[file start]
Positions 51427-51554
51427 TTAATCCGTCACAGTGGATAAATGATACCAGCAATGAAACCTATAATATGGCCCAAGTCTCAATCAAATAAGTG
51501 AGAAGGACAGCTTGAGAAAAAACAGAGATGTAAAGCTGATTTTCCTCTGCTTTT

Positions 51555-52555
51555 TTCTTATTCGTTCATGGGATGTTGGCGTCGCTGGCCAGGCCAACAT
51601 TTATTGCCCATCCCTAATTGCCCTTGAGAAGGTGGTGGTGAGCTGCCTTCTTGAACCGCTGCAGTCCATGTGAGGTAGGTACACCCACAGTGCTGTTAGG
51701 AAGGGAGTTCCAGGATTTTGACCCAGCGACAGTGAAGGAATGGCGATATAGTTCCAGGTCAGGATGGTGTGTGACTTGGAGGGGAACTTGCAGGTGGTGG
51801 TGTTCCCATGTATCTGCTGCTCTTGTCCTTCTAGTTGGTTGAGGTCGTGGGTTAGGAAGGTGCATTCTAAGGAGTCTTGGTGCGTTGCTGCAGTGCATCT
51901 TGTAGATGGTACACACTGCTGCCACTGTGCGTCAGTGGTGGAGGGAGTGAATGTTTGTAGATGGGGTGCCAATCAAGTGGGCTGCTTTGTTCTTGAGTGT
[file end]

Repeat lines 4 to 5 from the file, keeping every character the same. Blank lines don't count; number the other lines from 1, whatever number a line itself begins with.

Positions 51555-52555
51555 TTCTTATTCGTTCATGGGATGTTGGCGTCGCTGGCCAGGCCAACAT